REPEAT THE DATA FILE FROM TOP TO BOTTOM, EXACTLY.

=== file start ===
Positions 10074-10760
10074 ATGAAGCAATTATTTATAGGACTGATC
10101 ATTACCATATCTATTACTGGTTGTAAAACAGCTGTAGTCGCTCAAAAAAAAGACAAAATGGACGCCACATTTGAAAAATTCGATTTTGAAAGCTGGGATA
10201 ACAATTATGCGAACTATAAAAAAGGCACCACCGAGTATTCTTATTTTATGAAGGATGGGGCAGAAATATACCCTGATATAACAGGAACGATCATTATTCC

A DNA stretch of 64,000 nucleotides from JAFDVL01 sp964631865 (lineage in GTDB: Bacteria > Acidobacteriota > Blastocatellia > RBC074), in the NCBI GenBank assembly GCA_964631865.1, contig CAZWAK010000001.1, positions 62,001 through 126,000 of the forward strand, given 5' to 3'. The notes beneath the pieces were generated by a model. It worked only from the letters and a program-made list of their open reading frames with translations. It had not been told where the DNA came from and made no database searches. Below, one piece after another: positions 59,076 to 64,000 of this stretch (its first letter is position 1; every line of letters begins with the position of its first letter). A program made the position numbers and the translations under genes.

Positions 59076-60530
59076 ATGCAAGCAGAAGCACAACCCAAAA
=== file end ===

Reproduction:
Positions 10074-10760
10074 ATGAAGCAATTATTTATAGGACTGATC
10101 ATTACCATATCTATTACTGGTTGTAAAACAGCTGTAGTCGCTCAAAAAAAAGACAAAATGGACGCCACATTTGAAAAATTCGATTTTGAAAGCTGGGATA
10201 ACAATTATGCGAACTATAAAAAAGGCACCACCGAGTATTCTTATTTTATGAAGGATGGGGCAGAAATATACCCTGATATAACAGGAACGATCATTATTCC

A DNA stretch of 64,000 nucleotides from JAFDVL01 sp964631865 (lineage in GTDB: Bacteria > Acidobacteriota > Blastocatellia > RBC074), in the NCBI GenBank assembly GCA_964631865.1, contig CAZWAK010000001.1, positions 62,001 through 126,000 of the forward strand, given 5' to 3'. The notes beneath the pieces were generated by a model. It worked only from the letters and a program-made list of their open reading frames with translations. It had not been told where the DNA came from and made no database searches. Below, one piece after another: positions 59,076 to 64,000 of this stretch (its first letter is position 1; every line of letters begins with the position of its first letter). A program made the position numbers and the translations under genes.

Positions 59076-60530
59076 ATGCAAGCAGAAGCACAACCCAAAA